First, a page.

Montreal Ex-Cop Tried Selling Secrets To Mafia: Police Chief
MONTREAL - Montreal's police chief is promising swift action after reports that a retired officer allegedly tried to sell information on stoolies to the Mafia.
Marc Parent said Tuesday the 33-year veteran of the force worked in the intelligence unit and was one of a handful of people who had access to a confidential list of names.
Several reports said he allegedly had contact with a lawyer who represents organized crime figures and that he offered information in exchange for a six-figure sum.
He allegedly gave the lawyer four names to show he was serious — people who have since been contacted by police, Parent said.
The man has not been charged and his name has not been made public. The alleged offences occurred after his retirement in January 2011.
Police say the information that led to the allegations surfaced in April 2011 during a wiretap investigation.
An ongoing internal investigation revealed that none of the informants was deemed to be at risk, Parent said. The force is now reviewing computer security and protocols for having access to sensitive information.
"In this situation we have an individual who, in bad faith and dishonestly, decided to share information," Parent said, flanked by the mayor and the city councillor in charge of public security.
"We must put in place a system that allows us to detect them and to have a rigorous management of these units."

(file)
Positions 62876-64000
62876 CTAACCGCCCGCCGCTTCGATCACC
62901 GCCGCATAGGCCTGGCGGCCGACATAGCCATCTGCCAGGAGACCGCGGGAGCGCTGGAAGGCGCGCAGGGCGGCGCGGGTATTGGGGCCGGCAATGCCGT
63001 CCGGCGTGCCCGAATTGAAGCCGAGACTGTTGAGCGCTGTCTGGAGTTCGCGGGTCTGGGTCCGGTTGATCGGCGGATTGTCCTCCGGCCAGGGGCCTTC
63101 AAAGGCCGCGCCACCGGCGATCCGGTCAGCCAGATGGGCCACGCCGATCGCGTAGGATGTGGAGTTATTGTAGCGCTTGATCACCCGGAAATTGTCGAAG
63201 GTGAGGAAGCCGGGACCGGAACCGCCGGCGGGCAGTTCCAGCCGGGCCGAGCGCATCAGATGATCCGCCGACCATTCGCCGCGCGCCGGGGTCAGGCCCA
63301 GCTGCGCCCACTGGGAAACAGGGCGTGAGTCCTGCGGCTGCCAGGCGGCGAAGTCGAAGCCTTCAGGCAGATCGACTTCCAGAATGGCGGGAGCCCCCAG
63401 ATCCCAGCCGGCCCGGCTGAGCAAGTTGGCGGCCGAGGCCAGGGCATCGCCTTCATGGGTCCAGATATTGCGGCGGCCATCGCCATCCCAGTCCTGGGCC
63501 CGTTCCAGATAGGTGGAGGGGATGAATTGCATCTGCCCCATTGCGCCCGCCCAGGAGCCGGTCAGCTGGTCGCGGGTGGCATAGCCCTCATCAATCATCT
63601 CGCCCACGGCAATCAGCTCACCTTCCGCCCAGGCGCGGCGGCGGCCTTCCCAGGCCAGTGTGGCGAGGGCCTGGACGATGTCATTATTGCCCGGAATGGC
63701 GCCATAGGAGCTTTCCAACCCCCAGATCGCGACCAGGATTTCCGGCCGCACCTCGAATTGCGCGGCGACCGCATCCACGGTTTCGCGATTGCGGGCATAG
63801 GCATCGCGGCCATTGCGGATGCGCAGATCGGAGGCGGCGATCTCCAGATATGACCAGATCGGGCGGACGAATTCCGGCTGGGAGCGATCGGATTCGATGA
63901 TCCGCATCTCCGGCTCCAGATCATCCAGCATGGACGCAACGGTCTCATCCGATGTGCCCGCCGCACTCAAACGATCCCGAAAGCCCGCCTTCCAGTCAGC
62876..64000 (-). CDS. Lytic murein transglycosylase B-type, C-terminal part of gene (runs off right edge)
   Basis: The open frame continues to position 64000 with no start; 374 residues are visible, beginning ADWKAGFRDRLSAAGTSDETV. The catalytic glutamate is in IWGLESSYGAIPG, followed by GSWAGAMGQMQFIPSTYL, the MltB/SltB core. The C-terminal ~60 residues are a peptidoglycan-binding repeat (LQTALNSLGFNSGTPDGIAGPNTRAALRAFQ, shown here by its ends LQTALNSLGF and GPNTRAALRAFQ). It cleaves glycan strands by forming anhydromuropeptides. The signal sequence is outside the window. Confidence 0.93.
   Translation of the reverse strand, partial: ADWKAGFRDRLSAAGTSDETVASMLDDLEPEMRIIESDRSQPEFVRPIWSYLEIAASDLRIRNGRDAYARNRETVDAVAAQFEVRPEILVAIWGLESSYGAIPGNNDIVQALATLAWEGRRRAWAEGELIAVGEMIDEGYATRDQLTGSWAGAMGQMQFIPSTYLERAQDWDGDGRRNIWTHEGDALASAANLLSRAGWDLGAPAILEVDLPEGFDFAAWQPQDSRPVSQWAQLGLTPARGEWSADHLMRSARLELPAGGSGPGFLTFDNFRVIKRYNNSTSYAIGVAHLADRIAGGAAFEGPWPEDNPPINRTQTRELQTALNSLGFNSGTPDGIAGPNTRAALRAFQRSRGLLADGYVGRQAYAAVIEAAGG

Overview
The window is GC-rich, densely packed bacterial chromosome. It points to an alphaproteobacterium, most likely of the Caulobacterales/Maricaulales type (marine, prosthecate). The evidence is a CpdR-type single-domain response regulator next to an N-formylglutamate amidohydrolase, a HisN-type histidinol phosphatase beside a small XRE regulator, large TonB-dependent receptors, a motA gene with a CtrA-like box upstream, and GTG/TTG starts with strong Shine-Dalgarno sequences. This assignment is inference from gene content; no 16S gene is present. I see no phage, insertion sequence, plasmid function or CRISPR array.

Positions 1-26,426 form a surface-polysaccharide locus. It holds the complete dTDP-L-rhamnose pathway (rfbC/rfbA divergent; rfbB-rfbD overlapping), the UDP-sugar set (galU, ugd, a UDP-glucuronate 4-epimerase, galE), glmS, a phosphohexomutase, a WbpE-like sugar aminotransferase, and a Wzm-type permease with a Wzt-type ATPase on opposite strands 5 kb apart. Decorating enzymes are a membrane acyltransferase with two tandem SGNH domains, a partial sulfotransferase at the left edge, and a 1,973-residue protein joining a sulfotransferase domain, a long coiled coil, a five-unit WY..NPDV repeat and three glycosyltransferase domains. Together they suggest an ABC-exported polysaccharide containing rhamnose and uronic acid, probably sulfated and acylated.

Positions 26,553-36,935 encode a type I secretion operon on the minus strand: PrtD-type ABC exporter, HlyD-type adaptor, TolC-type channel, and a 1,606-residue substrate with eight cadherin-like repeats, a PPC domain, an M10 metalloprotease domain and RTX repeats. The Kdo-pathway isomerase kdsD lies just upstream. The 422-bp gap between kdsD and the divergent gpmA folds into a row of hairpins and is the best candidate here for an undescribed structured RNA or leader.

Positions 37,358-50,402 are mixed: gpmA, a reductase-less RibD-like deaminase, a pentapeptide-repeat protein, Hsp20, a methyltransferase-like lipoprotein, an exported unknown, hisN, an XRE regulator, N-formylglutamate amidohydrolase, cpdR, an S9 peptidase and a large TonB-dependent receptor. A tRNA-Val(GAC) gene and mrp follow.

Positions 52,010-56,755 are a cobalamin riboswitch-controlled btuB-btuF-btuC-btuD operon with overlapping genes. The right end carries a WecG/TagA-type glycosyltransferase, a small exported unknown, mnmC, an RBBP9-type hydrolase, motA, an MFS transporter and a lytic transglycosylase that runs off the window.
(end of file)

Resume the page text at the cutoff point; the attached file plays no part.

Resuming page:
The former officer, a detective-sergeant with an exemplary track record, was arrested and released last October.
The police chief was clear about what he thought about an officer — retired or working — acting in such a fashion.
"If a police officer or a former officer does something similar to what we're referring to, I consider this (person) has done something unacceptable," Parent said.
"I would like to reassure the population that we will do everything to shed light on this matter."
Mayor Gerald Tremblay said he was aware of the investigation but was limited in the comments he could make.
"The police department has my full confidence," Tremblay said in a brief statement.
"You have to remember there are more than 7,000 people working with the department and if there's a rotten apple that does things that should not be done, we have a responsibility to clear the situation as soon as possible."